I was in Australia for a master course in creative writing in the year 2007. Once in the class we entered into a discussion on fundamentalist terrorism. My classmates, all of whom were Australian, indiscriminately associated terrorism with the terror attack of 9/11. And when I said that even in India fundamentalist terrorism exists and is caused by religious groups, one of them asked me, ‘Is that because you have many Muslims there?’ I remained flabbergasted even after the discussion.
Now there is little surprise that for most people in the world, fundamentalist terrorism is always Islamic. Even in India it is considered just Islamic. It is Hindu as well. However, the point that fundamentalist terrorism can be Hindu is covertly sidetracked. Events like 26/11 or 9/11 are highlighted to such an extent that it appears that there is no form of fundamentalist terrorism other than that of Muslim. In this sense, 26/11 has become India’s 9/11. Indians have started associating terrorism and fundamentalism with the Mumbai attack of 26/11. Though this attack was undoubtedly perpetrated by Muslim fundamentalists from Pakistan, it is sad that for any Indian fundamentalist terrorism is only ‘Pakistani Islamic’.
Here, I do not want to say that fundamentalist terrorism is not Islamic. Rather I want to say that it is also Hindu or it cam be Christian or even Jewish. Just as it is believed that terrorism is only Islamic, it is believed that it has no religion. Though all religious people are not terrorists, it is escapism to say that terrorism has no religion. All Islamic people are not terrorists, but the 9/11 terrorists were Islamic. All Hindus are not terrorists, but a Hindu terrorist group is responsible for multiple bomb blasts in Malegoan in India.
It is correct that Islam should not be generalised for ‘terrorism’ and a mosque should be allowed to be built near the 9/11 site. Similarly, all Hindu fringe groups should not be looked as potential threats. Hindu or Islam, no religion or group should be generalised for ‘terrorism’. However, it is wrong to avoid saying ‘terrorism has no religion’.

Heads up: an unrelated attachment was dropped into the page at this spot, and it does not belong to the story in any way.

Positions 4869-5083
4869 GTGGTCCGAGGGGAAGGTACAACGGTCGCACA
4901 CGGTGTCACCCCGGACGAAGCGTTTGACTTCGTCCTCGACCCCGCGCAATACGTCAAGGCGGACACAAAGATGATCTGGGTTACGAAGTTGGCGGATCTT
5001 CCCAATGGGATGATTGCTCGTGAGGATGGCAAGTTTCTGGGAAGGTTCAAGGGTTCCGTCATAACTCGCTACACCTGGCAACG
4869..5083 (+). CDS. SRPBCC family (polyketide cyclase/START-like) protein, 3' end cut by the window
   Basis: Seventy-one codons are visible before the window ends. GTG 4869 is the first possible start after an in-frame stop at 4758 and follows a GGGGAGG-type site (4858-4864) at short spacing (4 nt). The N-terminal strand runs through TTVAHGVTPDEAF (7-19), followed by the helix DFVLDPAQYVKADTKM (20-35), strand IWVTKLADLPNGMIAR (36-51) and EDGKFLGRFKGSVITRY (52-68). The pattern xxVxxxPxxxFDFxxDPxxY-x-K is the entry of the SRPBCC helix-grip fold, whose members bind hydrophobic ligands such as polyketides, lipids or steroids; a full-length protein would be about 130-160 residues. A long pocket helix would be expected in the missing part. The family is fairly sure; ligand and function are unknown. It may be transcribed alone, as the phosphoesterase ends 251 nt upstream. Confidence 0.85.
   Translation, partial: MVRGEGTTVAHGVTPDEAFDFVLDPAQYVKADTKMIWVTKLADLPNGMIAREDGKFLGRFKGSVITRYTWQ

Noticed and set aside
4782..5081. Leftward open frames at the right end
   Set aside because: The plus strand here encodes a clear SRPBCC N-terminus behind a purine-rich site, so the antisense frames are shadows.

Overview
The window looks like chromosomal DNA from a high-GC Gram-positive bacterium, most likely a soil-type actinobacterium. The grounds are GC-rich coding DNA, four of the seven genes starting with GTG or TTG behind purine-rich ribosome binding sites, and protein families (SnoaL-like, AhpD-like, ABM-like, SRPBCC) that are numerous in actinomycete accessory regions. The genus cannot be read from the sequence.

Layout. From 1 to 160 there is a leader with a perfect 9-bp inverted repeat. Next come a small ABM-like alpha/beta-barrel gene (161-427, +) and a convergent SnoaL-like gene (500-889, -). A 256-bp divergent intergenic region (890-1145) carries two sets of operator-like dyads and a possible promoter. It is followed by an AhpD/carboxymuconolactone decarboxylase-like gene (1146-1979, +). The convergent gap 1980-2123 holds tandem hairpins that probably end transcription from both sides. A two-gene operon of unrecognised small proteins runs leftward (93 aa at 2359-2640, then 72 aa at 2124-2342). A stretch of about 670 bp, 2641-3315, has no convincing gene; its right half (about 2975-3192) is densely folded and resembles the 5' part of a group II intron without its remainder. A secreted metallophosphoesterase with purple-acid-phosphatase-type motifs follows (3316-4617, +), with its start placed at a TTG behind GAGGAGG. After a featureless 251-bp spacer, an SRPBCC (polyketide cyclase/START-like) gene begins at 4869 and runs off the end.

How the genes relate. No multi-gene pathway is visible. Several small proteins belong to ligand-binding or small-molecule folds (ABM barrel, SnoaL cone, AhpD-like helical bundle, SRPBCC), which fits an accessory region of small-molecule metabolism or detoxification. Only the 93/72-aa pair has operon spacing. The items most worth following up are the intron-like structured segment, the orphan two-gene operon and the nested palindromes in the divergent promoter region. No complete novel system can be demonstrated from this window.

To avoid saying ‘terrorism is no religion’ is ‘Escapist Secularism’. An immature secularism. To avoid saying ‘terrorism has no religion’ is similar to ignore the cause of terrorism. Secularism should not be an escape from ‘Fundamentalism’. It has become escapism because it has never given a place for man’s fundamental questions whose answers most religions have tried to seek.
Secularism or modernism has failed in the matter of fundamental questions of life. On the one hand religious secularists (half traditional half modern) say that every fundamental question of life has been answered in their religious doctrines; on the other hand they have adapted themselves to a modern way of life despite its contradiction from their purely religious doctrines.
The religious secular people have no explanations for this contradictory behaviour of theirs. Fundamentalists hate such adjustments. They consider such adjustments are a threat to their religion. This makes terrorists be able to justify the killings of the people of their own religion in their terrorist attacks.
Irreligious secularism either puts humanism more important than any religious or spiritual quest of life or sees every fundamental question of life in the preview of science (western science?). Nietzsche claimed the death of God. This humanist cultural experiment, as John Carroll says, goes to the extent of the belief that there is nothing. Thus, nihilism is the inevitable end point of humanism. The concern is whether we can believe that this is all there is. Can such belief (or unbelief?) become universally accepted? Though such acceptance seems less likely, it enters into the life of ours as it slowly and stealthily spreads through the one-way market globalisation. First, it insinuates itself into our life through technology, consumer goods and newfangled gadgets and it continues to grab us until we realise the effects like restlessness, loneliness, hatred and anxiety. If this is all there is, why do we suffer these problems? Humanism has no answer to this question.
We belong to either of the above cases. Our response to such conflicts is generally to escape. We become escapists, because we afford to escape. We can indulge ourselves into the endless forms of different non-destructive orgies. And those who can not escape or cannot afford to have such endless orgies are motivated for destruction. They enjoy an orgy of annihilation.